A Traitor to his Friends and to the Audience
The episode also suffered from its curious depiction of Olga. Last week’s installment did a brilliant job of capitalizing on all the development he’d been getting in the background for a convincing and dramatic moment. He felt that his peers weren’t considering a legitimate part of the team, but as lesser than them because he lacked a covenanter. This led to a believable change of sides—choosing to form a covenant with the dark devil himself after feeling weak and alienated for so long. He’s not an evil guy, though—he merely got played by Lucifer, who took advantage of his deepening insecurities.
However, this week, Olga was practically unrecognizable. He started the episode with the level of independence and attitude he’s always had. There was even a particularly powerful moment when Olga is cheered and lauded by Lucifer’s followers—finally appreciated and commended, as he’s wanted all along. Quickly, though, he became someone else entirely. From all of his previous development, we’d assume that he’s committing such devastation because he’s compensating for all his inner turmoil. From the things he was spouting at the main cast, though, he seems to have totally bought into Lucifer’s evil scheme, and exhibits no hesitation—even enthusiasm—in violently ripping his teammates apart. The series has done nothing to merit such a jarring shift in character motivation—this development betrays all of Olga’s skillfully administered build-up. There was not issue with him laying waste to the town—and even his former comrades—but he should’ve been saying very different things during the act. He should have been cursing them for viewing them as lesser than them, for always feeling weak, expounding about how vilifying and powerful it feels to be taken in by a god. Instead, he went on and on about restoring balance to the world and to “tetra-heaven,” (again, what? I know what tetra-heaven but how exactly does he intend to do this? What are the specific details of tetra-heaven—why is it supposedly in need to order?) wasting all the potential of his former development.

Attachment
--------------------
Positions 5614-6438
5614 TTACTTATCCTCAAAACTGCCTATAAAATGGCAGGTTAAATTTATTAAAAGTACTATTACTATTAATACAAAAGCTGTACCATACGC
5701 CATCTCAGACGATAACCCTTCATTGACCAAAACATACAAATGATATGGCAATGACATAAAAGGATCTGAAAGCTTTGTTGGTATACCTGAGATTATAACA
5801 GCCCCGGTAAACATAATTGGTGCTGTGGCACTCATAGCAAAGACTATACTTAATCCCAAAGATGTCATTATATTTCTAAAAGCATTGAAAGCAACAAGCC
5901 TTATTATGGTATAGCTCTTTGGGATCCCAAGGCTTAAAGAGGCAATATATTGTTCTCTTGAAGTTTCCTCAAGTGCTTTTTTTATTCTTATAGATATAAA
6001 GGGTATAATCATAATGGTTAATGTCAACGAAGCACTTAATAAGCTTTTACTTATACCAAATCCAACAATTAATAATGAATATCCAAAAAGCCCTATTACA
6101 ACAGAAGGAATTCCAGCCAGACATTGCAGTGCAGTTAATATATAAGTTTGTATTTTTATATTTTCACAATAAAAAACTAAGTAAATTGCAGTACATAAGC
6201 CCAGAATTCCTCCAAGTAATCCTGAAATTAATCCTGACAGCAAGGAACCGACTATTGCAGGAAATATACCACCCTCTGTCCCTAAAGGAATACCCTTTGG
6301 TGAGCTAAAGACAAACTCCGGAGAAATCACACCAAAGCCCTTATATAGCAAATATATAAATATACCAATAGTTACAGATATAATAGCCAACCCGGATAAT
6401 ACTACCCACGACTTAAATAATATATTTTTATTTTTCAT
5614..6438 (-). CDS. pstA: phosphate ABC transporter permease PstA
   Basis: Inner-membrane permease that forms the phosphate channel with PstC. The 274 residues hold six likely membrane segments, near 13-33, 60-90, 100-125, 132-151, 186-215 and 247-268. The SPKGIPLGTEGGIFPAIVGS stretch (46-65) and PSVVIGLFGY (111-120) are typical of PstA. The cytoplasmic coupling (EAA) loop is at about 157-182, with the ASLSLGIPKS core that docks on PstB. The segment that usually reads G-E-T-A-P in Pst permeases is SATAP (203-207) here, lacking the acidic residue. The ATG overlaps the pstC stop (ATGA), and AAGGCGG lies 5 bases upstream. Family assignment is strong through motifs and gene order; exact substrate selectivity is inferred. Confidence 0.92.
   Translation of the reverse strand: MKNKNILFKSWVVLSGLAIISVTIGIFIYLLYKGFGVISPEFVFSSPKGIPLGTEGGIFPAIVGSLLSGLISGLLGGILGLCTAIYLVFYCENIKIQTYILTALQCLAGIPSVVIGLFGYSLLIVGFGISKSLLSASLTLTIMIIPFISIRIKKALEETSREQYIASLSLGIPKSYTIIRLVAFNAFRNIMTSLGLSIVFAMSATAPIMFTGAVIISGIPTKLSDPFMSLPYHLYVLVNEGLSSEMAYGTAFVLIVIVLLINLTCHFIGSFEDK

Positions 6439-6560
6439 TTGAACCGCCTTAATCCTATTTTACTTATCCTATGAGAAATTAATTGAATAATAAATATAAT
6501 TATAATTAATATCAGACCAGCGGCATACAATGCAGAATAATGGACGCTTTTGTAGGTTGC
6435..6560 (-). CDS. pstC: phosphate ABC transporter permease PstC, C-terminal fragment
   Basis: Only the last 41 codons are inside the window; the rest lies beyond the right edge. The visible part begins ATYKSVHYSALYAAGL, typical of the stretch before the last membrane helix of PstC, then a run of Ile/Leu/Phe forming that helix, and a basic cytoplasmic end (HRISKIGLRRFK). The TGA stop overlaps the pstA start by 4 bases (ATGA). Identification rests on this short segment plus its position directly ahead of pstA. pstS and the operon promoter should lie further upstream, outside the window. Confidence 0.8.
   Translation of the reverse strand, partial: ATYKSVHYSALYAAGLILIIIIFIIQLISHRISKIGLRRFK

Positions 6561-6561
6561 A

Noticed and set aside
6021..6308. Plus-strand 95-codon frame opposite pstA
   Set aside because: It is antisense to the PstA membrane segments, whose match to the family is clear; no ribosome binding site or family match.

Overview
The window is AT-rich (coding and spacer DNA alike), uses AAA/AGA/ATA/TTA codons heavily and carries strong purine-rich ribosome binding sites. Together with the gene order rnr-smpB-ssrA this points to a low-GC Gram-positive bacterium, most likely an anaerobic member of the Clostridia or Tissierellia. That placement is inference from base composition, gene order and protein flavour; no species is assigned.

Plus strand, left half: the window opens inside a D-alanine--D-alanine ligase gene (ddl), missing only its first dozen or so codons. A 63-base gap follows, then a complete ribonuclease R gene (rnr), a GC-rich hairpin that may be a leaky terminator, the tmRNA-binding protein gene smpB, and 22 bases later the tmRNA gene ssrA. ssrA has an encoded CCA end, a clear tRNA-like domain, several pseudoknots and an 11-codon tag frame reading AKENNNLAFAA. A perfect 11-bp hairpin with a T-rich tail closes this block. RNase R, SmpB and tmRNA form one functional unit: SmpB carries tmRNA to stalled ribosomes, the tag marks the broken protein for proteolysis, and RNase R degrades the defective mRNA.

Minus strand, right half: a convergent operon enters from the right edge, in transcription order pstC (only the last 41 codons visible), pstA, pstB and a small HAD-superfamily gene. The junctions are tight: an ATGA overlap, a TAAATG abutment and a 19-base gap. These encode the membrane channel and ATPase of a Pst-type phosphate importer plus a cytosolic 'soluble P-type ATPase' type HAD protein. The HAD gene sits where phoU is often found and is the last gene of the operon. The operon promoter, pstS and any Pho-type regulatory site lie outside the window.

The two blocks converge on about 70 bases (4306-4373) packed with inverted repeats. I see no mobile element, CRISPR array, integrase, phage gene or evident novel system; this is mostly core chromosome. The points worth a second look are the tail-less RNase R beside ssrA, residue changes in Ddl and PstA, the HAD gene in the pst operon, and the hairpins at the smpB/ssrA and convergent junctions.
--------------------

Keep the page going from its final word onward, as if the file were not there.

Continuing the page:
While one could reply with the notion that he’s being mind-controlled, I would have to heartily disagree. At one point during the big fight, Tsurugi beseeches Olga to realize his mind is under control and snap out of it, only for his new enemy to affirm his independence in the matter. This is would be an appropriate way to develop the utter faith the team had in him—shattering it in a dramatic moment of clarity. Furthermore, during one of the final scenes, Olga shows no signs of being controlled—appearing perfectly autonomous.
Overall, an unfortunate misstep into Luck and Logic’s final moments. The previous episode harbored so much potential for an emotionally charge plot going forward—a potential which episode ten spent its time disavowing. The show’s tendency to leave all details of its world unexplained finally imploded during the height of all the action. I don’t know if the show expects its viewers to already be acquainted with the lore (maybe from having played the card game or something), but regardless, the series should have done a better job with familiarizing the viewer with its universe, in order to truly make us care. Further still, all of the great development the show has designated Olga was squandered in a jarring shift of character. Ultimately, the series can still be recovered, for in the scheme of its grander narrative the episode served its purpose well enough—leaving our characters hopeless and defeated, as well as elevating the threat tenfold. I have hope that the final episodes of the season will wrap up the story in a way which makes up for this week’s errors.